US financials lead S&P 500 to record highs

Nov 29th, 2017 | By | Category: Equities

US financial stocks have helped push the S&P 500 Index to fresh highs this week. ETFs tracking the sector, such as the iShares S&P 500 Financials Sector UCITS ETF (IUFS LN), are up approximately 4.8% so far this week as the S&P 500 put on 0.9% to hit a record close of 2627.04 on 28 November.

US Financials ETFs lead S&P 500 to record highs

ETFs that track S&P US financials indices are up around 4.8% this week.

Financials were supported by comments from Federal Reserve chair Janet Yellen, who on Wednesday told Congress that the US economy was showing signs of strength. Although this was tempered with talk of gradual rate rises, the market clearly interpreted her comments as hawkish, evidenced by the jump in financial stocks which tend to perform better in higher rate environments.

Incoming Fed chair Jay Powell also lent support to the market’s expectation of a rate hike in December in a statement released on Tuesday. Financials have been on a bull run since the last Fed meeting in September – IUFS is up 11.8% since the start of September, compared to 6.2% for the S&P 500.

European investors have a number of available options to access US financials. BlackRock, State Street Global Advisors (SSGA), and PowerShares Source offer products which track S&P Dow Jones financials indices, while Deutsche Asset Management offers an ETF that tracks an MSCI financials index.

The aforementioned IUFS, from BlackRock, is the largest European-listed fund in the segment. It has assets under management (AUM) of $1.3bn and a total expense ratio of 0.15%. The Source Financial S&P US Sector UCITS ETF (XLFS LN) from PowerShares Source has $557 million and a TER of 0.30%. The SPDR S&P US Financials Select Sector UCITS ETF (SXLF LN) from SSGA has $405m and a TER of 0.15%.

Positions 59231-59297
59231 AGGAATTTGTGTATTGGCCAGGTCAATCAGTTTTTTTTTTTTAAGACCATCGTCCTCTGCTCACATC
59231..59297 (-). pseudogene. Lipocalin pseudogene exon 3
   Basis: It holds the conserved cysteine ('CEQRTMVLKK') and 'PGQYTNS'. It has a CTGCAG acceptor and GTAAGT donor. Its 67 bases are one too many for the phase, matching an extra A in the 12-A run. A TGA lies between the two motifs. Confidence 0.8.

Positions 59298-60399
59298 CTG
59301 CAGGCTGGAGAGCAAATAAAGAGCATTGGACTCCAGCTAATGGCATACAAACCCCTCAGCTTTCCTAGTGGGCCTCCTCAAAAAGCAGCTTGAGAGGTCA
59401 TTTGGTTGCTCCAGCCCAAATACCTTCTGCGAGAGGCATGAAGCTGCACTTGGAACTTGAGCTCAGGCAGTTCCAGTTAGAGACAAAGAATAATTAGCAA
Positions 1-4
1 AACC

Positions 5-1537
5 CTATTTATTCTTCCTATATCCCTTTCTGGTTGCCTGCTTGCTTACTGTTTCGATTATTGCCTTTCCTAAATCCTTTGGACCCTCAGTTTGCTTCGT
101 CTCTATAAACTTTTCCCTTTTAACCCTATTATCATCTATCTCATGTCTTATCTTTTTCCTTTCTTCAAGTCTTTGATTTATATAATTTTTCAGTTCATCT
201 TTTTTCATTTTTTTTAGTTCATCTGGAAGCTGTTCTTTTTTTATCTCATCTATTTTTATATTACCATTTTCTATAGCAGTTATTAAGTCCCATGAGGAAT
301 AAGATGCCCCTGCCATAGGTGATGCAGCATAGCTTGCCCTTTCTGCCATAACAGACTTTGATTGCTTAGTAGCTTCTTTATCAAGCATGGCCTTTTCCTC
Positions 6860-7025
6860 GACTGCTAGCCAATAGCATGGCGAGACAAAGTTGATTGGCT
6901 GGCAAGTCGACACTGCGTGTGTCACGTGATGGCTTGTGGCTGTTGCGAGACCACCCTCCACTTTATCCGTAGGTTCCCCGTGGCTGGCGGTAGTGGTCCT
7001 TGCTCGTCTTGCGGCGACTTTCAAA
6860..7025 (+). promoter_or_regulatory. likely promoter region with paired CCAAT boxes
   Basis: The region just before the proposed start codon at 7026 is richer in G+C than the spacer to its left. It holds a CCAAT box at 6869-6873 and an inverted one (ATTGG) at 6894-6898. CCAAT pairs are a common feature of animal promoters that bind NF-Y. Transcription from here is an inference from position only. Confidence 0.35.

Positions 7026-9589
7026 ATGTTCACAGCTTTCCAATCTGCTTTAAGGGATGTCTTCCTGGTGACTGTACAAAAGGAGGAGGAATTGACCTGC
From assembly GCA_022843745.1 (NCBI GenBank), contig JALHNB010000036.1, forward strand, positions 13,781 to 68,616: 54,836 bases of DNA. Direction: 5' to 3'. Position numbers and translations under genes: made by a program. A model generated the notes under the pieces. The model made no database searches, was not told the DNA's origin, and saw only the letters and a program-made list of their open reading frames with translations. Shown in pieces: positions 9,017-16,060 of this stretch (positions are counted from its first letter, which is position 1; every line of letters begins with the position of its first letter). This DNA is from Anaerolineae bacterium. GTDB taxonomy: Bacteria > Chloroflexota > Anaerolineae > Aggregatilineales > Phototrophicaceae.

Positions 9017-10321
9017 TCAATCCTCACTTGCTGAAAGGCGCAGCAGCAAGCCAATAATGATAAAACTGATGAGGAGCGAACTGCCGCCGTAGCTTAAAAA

Deutsche offers the db X-trackers MSCI USA Financials Index UICTS ETF (XUFN GR), which tracks the MSCI USA Financials Index. The ETF is up 4.5% this week, has AUM of $133 million, and features a slightly cheaper TER of 0.12%.

While the funds that replicate S&P indices all track slightly different indices, they are all broadly similar. The S&P indices are slightly more concentrated, with around 65 constituents compared to the MSCI index which has 91. The most significant difference between the S&P and MSCI indices appears to be the inclusion of Berkshire Hathaway in the S&P indices, which is the largest holding with approximately 11% of the portfolio weight. The stock does not appear in the top 10 holdings of the MSCI index.

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